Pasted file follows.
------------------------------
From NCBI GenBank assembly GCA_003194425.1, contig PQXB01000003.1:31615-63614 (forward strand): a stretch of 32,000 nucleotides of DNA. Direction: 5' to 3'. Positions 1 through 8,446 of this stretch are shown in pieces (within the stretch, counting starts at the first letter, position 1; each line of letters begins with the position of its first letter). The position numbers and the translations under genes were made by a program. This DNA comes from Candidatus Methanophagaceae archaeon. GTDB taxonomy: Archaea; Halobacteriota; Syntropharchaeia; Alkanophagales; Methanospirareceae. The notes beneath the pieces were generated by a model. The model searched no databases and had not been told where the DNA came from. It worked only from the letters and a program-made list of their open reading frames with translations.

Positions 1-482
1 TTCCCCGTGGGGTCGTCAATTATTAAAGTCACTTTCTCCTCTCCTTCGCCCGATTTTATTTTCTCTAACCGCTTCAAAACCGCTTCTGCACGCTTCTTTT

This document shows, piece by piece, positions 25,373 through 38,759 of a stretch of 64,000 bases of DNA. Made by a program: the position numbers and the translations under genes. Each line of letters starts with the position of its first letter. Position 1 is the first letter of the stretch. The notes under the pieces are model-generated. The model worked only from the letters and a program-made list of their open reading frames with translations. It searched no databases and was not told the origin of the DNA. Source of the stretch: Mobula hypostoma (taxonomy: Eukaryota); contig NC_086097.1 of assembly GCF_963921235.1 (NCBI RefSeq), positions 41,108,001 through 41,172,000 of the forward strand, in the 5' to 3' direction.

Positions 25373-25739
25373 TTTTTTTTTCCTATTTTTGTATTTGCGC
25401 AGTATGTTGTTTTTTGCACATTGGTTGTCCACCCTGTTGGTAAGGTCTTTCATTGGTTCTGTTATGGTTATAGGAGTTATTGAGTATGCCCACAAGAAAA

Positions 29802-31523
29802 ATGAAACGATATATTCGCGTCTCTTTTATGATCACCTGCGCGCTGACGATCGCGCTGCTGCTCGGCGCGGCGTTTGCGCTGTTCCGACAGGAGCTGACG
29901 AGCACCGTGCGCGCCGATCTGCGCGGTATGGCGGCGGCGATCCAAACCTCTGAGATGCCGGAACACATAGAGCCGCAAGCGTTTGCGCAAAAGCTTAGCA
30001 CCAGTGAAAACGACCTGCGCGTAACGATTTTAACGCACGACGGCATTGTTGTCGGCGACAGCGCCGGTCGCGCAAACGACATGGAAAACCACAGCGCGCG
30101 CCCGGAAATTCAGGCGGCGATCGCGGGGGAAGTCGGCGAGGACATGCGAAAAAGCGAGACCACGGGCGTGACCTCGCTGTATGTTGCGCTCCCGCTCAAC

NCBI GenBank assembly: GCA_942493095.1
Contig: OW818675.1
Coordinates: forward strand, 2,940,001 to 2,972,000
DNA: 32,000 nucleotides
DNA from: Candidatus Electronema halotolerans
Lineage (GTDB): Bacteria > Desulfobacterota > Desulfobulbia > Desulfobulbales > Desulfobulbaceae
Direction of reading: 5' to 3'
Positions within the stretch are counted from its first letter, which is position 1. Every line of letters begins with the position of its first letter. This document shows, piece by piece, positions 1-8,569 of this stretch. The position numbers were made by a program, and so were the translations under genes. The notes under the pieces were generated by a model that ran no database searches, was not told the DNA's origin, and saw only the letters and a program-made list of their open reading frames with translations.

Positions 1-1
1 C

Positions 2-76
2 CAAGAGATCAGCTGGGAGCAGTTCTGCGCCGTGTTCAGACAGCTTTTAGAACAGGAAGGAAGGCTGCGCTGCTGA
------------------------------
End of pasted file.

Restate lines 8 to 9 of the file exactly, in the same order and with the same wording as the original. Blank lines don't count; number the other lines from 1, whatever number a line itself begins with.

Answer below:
Positions 29802-31523
29802 ATGAAACGATATATTCGCGTCTCTTTTATGATCACCTGCGCGCTGACGATCGCGCTGCTGCTCGGCGCGGCGTTTGCGCTGTTCCGACAGGAGCTGACG